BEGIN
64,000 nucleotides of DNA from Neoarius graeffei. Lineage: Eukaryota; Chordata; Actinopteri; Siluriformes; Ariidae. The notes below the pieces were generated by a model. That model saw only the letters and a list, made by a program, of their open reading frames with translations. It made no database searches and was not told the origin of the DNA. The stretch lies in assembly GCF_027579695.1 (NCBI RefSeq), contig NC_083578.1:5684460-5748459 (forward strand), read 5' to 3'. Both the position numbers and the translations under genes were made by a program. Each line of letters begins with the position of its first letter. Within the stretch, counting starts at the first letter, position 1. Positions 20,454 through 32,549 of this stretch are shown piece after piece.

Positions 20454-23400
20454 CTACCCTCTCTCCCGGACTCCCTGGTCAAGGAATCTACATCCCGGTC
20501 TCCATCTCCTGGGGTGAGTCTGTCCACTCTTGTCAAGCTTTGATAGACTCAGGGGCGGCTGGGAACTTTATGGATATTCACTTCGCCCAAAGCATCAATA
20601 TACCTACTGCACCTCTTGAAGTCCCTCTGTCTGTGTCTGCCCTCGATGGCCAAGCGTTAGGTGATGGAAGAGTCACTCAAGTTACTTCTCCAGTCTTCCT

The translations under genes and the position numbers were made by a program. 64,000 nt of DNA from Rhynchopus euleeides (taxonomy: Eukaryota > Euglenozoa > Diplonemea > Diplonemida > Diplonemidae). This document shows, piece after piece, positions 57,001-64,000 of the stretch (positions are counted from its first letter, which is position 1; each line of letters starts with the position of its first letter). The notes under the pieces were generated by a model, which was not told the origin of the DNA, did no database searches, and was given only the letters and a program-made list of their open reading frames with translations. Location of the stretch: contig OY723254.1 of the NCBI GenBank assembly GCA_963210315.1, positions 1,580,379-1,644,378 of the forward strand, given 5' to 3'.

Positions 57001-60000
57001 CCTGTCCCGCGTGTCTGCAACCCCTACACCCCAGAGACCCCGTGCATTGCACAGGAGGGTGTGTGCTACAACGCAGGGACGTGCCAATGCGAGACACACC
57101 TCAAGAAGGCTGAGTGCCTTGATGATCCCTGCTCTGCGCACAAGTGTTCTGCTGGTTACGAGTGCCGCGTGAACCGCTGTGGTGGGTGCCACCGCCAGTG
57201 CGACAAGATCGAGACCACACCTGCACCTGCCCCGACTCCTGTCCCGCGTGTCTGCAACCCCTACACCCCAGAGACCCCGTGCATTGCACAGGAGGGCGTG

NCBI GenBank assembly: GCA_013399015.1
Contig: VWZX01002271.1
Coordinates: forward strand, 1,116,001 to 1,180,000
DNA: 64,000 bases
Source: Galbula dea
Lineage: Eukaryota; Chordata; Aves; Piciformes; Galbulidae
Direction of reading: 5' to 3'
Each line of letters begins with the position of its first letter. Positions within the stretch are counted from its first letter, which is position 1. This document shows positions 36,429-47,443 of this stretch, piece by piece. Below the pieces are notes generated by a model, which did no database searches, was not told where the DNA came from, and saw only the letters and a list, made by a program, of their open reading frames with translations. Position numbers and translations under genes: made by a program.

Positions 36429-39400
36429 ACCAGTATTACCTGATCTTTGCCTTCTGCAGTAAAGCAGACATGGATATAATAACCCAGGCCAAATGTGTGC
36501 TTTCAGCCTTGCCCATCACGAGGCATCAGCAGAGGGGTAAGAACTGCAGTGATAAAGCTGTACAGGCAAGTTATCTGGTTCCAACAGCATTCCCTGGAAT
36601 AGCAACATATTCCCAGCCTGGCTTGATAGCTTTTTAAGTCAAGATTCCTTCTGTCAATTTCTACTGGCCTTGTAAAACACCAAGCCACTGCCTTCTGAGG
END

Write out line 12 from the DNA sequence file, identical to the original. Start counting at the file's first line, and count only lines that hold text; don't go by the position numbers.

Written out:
Contig: VWZX01002271.1